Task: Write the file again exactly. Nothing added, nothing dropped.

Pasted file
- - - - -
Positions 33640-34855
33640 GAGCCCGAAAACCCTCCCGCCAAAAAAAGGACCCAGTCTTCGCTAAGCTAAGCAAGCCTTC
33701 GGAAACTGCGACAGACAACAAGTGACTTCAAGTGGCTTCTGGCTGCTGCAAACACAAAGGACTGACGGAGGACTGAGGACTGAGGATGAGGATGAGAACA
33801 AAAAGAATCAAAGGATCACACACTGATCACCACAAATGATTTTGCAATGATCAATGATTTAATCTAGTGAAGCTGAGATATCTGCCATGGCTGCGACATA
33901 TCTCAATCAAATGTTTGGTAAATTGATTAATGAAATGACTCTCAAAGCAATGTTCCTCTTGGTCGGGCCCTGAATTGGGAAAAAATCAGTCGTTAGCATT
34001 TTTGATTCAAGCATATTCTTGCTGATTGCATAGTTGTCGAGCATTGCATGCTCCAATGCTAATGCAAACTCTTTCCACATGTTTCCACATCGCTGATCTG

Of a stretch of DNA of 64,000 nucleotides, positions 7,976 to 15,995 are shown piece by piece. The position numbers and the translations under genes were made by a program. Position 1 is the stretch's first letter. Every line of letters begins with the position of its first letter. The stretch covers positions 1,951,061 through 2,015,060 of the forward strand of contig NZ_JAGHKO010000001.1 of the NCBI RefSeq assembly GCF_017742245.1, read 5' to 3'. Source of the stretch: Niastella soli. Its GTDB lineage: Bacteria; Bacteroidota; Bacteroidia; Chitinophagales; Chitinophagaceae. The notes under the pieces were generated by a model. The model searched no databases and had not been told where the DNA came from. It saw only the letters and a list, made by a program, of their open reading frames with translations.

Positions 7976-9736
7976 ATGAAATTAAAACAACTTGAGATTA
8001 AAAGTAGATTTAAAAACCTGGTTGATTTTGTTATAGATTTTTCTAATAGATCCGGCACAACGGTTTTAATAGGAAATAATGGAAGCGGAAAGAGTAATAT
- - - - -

Positions 33640-34855
33640 GAGCCCGAAAACCCTCCCGCCAAAAAAAGGACCCAGTCTTCGCTAAGCTAAGCAAGCCTTC
33701 GGAAACTGCGACAGACAACAAGTGACTTCAAGTGGCTTCTGGCTGCTGCAAACACAAAGGACTGACGGAGGACTGAGGACTGAGGATGAGGATGAGAACA
33801 AAAAGAATCAAAGGATCACACACTGATCACCACAAATGATTTTGCAATGATCAATGATTTAATCTAGTGAAGCTGAGATATCTGCCATGGCTGCGACATA
33901 TCTCAATCAAATGTTTGGTAAATTGATTAATGAAATGACTCTCAAAGCAATGTTCCTCTTGGTCGGGCCCTGAATTGGGAAAAAATCAGTCGTTAGCATT
34001 TTTGATTCAAGCATATTCTTGCTGATTGCATAGTTGTCGAGCATTGCATGCTCCAATGCTAATGCAAACTCTTTCCACATGTTTCCACATCGCTGATCTG

Of a stretch of DNA of 64,000 nucleotides, positions 7,976 to 15,995 are shown piece by piece. The position numbers and the translations under genes were made by a program. Position 1 is the stretch's first letter. Every line of letters begins with the position of its first letter. The stretch covers positions 1,951,061 through 2,015,060 of the forward strand of contig NZ_JAGHKO010000001.1 of the NCBI RefSeq assembly GCF_017742245.1, read 5' to 3'. Source of the stretch: Niastella soli. Its GTDB lineage: Bacteria; Bacteroidota; Bacteroidia; Chitinophagales; Chitinophagaceae. The notes under the pieces were generated by a model. The model searched no databases and had not been told where the DNA came from. It saw only the letters and a list, made by a program, of their open reading frames with translations.

Positions 7976-9736
7976 ATGAAATTAAAACAACTTGAGATTA
8001 AAAGTAGATTTAAAAACCTGGTTGATTTTGTTATAGATTTTTCTAATAGATCCGGCACAACGGTTTTAATAGGAAATAATGGAAGCGGAAAGAGTAATAT